Protein energy malnutrition (PEM) predisposes individuals to disease, delays recovery from illness and reduces quality of life. Care home residents in the United Kingdom are especially vulnerable, with an estimated 30 to 42 % at risk. Evidence for nutritional interventions to address PEM in the care home setting is lacking. Widely used techniques include food-based intervention and/or the use of prescribed oral nutritional supplements. To define outcomes and optimise the design for an adequately powered definitive trial to compare the efficacy of established nutritional interventions in this setting, a cluster randomised feasibility trial with a 6-month intervention was undertaken. Care home residents with or at risk of malnutrition were identified across six UK care home sites from September to December 2013. Homes were cluster randomised to standard care (SC), food-based intervention (FB) or oral nutritional supplement intervention (ONS), for 6 months. Key outcomes were trial feasibility and the acceptability of design, allocated interventions and outcome assessments. Anthropometry, dietary intake, healthcare resource usage and participant-reported outcome measures were assessed at baseline and at 3 and 6 months. All six care homes approached were recruited and retained. Of the 110 residents at risk of malnutrition, 85 % entered the trial, and 68 % completed the 6-month intervention. Pre-specified success criteria for feasibility were met for recruitment and retention, intervention acceptability (resident compliance ≥60 %) and measurement of weight, body mass index (BMI), mid-upper arm circumference and dietary intake (data completeness >80 %). Measurement of handgrip strength and triceps skinfold thickness was not found to be feasible in this population. The 95 % confidence interval (CI) data suggested sensitivity to change in dietary intake for weight, BMI and energy intake between baseline and 3 months when each intervention (FB and ONS) was compared with SC. A definitive trial comparing the efficacy of nutritional support interventions in increasing weight and BMI in malnourished care home residents can be conducted. However, whilst the design was feasible, this trial has highlighted the lack of clinically and patient-relevant outcome measures that are appropriate for use in this setting for both research and clinical practice. In particular, this trial identified a need for a more simple measure of functional status, which considers the limitations of functional tests in the care home population. Current Controlled Trials ISRCTN38047922 , Date assigned: 22 April 2014.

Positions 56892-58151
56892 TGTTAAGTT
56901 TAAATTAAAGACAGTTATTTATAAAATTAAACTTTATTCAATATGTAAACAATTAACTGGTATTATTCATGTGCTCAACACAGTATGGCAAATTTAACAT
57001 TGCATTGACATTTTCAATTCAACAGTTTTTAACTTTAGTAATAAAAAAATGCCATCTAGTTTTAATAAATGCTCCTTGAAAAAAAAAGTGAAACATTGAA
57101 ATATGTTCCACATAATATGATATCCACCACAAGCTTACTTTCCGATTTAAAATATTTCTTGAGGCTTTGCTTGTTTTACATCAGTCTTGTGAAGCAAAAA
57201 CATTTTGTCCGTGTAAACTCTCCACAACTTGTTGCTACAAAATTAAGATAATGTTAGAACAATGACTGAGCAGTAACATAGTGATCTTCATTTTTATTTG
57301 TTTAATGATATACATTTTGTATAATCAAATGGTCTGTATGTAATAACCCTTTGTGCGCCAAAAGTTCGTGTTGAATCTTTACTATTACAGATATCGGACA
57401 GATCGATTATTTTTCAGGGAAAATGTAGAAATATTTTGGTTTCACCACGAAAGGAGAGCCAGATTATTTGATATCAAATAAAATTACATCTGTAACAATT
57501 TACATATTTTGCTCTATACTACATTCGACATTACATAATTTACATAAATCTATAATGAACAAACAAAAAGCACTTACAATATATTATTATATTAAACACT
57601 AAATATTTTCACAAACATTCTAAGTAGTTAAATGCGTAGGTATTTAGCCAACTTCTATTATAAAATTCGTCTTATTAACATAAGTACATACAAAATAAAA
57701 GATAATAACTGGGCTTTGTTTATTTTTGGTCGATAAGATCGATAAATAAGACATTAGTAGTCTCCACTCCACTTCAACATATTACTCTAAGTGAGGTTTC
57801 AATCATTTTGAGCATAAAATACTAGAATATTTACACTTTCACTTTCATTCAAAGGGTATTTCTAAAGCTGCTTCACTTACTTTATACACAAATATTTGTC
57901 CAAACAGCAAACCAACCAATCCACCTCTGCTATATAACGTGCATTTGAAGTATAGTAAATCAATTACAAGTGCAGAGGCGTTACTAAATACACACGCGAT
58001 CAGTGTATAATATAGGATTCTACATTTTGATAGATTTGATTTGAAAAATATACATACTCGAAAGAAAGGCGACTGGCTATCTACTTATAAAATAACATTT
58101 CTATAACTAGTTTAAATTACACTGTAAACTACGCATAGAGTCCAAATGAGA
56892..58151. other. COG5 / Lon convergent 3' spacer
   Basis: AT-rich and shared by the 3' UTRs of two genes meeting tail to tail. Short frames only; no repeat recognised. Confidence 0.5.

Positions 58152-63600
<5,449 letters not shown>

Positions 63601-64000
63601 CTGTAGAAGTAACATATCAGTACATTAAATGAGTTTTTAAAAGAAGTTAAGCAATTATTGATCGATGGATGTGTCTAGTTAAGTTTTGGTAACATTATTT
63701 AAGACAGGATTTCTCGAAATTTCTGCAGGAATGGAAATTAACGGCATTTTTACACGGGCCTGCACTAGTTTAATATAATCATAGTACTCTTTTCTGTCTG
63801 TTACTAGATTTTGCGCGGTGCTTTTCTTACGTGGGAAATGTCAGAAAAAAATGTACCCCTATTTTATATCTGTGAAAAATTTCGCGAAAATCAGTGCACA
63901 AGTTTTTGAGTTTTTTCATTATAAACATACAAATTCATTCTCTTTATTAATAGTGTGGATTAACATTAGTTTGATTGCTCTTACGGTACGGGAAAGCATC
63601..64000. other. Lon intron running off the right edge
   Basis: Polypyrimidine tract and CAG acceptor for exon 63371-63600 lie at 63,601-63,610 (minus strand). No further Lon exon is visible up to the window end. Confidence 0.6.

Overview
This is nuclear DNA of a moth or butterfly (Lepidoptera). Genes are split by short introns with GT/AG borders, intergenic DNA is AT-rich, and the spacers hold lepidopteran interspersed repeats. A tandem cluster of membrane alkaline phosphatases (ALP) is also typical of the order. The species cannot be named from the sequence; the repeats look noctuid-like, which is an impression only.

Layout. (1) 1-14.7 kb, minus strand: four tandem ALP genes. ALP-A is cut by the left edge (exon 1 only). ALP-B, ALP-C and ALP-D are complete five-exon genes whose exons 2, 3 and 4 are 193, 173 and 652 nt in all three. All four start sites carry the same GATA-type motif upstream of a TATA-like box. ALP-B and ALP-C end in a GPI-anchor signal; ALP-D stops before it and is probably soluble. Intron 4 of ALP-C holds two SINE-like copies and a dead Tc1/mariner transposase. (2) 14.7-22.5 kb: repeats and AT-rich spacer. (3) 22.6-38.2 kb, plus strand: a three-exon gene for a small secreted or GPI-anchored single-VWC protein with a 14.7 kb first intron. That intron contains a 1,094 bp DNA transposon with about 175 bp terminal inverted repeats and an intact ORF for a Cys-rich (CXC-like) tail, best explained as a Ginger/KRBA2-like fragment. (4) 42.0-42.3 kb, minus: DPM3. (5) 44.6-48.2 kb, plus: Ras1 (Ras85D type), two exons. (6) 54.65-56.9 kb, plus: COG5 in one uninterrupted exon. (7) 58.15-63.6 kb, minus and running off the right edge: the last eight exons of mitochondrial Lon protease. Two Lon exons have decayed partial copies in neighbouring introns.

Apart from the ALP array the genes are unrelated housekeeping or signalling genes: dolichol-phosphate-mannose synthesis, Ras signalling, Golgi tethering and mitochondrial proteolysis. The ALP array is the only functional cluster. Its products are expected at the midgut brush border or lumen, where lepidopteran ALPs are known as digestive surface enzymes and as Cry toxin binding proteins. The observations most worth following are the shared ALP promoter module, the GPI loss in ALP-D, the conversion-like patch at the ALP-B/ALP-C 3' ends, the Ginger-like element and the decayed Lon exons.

Twitter Demographics